COURTNEY KUBE: I’ll talk about skiing too!
JENS STOLTENBERG: No, but, but first of all, we have air-launched nuclear weapons. That’s part of NATO’s nuclear deterrent in Europe and that’s no secret. We have, we call it . . . it’s something we do together, it’s the weapons are owned by the United States, but the planes are owned by different European Allies. And then the different support capabilities and so on are owned by and operated by other Allies. So, the air-launched nuclear component of the nuclear deterrent is really a joint effort by many Allies. So that’s, of course, part of our deterrent and will be also part of the deterrence we have after the potential demise of the INF Treaty.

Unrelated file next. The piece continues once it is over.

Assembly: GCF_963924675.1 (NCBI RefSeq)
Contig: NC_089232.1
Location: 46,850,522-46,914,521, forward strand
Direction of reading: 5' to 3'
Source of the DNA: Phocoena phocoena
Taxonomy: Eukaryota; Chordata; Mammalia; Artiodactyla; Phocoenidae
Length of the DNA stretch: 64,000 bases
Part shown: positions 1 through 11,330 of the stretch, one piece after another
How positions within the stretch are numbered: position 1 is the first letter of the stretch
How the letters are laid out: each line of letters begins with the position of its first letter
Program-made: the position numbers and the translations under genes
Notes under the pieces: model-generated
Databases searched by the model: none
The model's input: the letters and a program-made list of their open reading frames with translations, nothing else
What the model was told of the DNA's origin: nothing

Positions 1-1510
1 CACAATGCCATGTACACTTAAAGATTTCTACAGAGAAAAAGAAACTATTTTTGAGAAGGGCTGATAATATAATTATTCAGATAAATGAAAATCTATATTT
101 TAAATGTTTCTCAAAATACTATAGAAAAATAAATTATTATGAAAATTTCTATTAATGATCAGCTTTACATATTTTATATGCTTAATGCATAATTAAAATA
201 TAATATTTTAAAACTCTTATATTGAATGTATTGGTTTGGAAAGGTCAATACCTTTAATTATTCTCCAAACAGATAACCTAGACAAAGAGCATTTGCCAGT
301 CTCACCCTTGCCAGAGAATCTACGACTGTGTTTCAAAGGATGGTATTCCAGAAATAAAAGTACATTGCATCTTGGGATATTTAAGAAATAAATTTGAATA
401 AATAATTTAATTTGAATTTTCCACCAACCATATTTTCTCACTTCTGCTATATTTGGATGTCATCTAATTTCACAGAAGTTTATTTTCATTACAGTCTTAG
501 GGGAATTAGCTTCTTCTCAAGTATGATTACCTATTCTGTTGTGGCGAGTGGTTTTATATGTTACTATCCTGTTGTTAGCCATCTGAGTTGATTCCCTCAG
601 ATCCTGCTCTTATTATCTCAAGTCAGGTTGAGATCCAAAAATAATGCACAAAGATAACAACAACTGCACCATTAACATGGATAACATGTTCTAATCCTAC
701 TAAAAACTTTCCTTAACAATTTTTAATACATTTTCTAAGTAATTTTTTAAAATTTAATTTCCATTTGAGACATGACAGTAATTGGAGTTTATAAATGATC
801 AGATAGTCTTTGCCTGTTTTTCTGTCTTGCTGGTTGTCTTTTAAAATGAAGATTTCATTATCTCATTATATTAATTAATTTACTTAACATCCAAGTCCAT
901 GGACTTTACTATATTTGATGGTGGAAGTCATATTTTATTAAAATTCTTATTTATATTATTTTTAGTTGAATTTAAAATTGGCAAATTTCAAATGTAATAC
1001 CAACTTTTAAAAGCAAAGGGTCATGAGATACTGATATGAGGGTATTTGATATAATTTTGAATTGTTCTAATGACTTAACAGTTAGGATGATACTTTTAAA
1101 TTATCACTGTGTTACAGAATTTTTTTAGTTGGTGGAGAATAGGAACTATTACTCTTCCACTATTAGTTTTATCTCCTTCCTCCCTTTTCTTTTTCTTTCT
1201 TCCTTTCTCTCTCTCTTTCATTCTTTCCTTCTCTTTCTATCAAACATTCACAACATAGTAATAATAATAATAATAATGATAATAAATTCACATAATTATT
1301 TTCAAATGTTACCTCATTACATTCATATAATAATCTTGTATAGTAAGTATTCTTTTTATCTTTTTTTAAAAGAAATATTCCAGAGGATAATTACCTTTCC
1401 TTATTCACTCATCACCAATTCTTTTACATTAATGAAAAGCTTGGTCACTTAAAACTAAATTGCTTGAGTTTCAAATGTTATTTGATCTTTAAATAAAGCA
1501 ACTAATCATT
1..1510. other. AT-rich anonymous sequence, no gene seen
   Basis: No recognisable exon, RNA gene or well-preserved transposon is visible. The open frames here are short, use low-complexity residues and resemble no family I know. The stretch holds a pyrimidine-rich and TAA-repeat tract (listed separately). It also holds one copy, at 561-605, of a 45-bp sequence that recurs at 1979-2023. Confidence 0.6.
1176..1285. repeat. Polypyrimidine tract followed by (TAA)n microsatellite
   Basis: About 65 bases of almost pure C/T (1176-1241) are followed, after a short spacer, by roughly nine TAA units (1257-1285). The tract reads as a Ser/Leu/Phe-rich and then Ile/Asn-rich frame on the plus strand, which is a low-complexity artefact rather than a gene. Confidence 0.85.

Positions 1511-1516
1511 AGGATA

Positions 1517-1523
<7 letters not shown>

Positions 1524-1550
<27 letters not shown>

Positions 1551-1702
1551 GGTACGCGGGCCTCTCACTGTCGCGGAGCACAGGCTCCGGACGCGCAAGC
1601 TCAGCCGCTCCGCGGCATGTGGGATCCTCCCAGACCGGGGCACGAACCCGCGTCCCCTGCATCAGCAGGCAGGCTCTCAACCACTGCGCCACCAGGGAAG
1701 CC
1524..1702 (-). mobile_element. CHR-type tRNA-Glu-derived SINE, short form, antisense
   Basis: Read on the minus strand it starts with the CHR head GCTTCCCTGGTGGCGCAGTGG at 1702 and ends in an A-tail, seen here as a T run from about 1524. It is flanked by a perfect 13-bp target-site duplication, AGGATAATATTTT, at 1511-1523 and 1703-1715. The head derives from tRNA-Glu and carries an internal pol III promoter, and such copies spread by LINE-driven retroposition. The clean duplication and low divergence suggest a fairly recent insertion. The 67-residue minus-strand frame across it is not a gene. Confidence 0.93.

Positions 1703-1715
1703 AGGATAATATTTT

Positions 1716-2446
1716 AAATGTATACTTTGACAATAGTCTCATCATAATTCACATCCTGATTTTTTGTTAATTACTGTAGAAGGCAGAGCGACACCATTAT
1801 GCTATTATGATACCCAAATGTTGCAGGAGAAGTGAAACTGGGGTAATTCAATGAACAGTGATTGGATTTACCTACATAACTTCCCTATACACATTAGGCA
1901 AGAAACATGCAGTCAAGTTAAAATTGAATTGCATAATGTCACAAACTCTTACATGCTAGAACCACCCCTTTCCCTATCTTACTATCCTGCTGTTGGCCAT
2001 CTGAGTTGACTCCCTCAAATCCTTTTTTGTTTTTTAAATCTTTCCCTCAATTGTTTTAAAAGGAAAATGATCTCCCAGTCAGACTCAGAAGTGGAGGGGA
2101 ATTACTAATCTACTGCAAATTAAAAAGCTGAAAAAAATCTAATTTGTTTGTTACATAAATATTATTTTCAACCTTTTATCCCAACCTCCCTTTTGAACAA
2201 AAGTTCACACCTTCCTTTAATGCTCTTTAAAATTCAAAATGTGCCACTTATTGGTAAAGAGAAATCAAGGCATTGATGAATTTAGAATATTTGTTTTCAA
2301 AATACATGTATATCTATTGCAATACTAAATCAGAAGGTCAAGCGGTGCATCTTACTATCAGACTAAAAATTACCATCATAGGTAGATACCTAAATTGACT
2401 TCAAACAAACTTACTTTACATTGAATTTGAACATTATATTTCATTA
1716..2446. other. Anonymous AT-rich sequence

COURTNEY KUBE: There was a disclosure just this week, actually, of a report that acknowledged that, in fact, there were 130 nuclear bombs across five NATO nations that were belong to NATO essentially. And as you mentioned, this is, it’s been widely known. But this is sort of an official way of acknowledging where those weapons are and that they actually exist and it also included some talk of the US nuclear component that’s overseas as well. Did that concern you, that disclosure? And particularly the acknowledgement that there’s actually . . . there are nuclear weapons at Incirlik, just miles from the Syrian border?